Death-Row Inmate Finally Gets A Break In Crime-Lab Case
Hair Balls reported in early June that Charles Raby, who has been sitting on death row since 1994 after being convicted of slaying a grandmother, had received some good news in his ongoing DNA challenge.
An outside expert, Patricia P. Hamby, determined that the much-maligned Houston Crime Lab had been, at best, misleading in reporting its blood work during the original trial. Blood was found under the victim's fingernails, and it belonged to neither Raby nor the victim. Yet analyst Joseph Chu reported the results as "inconclusive".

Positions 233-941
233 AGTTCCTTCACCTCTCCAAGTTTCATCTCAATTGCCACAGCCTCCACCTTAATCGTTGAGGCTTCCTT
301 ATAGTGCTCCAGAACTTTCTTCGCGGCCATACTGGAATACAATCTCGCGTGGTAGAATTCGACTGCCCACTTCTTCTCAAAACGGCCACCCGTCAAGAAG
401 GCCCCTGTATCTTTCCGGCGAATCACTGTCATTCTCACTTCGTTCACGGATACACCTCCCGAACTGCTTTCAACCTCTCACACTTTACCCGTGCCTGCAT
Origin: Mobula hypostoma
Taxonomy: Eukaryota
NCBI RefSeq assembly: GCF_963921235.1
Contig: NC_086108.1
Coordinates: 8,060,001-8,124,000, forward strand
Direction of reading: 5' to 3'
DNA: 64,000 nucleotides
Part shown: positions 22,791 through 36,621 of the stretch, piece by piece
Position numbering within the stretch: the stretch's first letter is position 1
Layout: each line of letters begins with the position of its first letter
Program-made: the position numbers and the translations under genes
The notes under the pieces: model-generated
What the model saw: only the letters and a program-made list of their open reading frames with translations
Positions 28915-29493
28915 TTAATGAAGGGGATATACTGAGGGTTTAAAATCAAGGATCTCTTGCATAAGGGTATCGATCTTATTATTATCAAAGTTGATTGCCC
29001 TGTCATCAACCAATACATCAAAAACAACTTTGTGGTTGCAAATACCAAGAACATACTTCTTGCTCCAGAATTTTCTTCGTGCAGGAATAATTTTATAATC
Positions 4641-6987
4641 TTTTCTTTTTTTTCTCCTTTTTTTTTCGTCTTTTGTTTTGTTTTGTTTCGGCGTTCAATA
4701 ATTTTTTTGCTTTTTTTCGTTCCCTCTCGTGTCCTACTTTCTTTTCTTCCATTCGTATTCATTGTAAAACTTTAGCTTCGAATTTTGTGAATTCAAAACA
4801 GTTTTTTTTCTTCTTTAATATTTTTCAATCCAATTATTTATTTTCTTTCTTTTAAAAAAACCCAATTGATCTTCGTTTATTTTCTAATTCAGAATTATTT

It remained to be seen whether Hamby's conclusion would be relevant within the narrow confines of Raby's challenge. That question seemed to be answered this morning, when the judge decided to both accept Hamby's testimony into the record and hear from her in person.
That means closing arguments, scheduled for this week, will be put off indefinitely -- yet again -- until Hamby can appear before the judge.
"I don't know exactly who's going to pay for it. I don't know whose witness she's going to be. But one way or another Patricia Hamby is going to come down to Houston and tell us what she discovered," Sarah Frazier, Raby's lawyer, tells Hair Balls. "I think it's powerful stuff."
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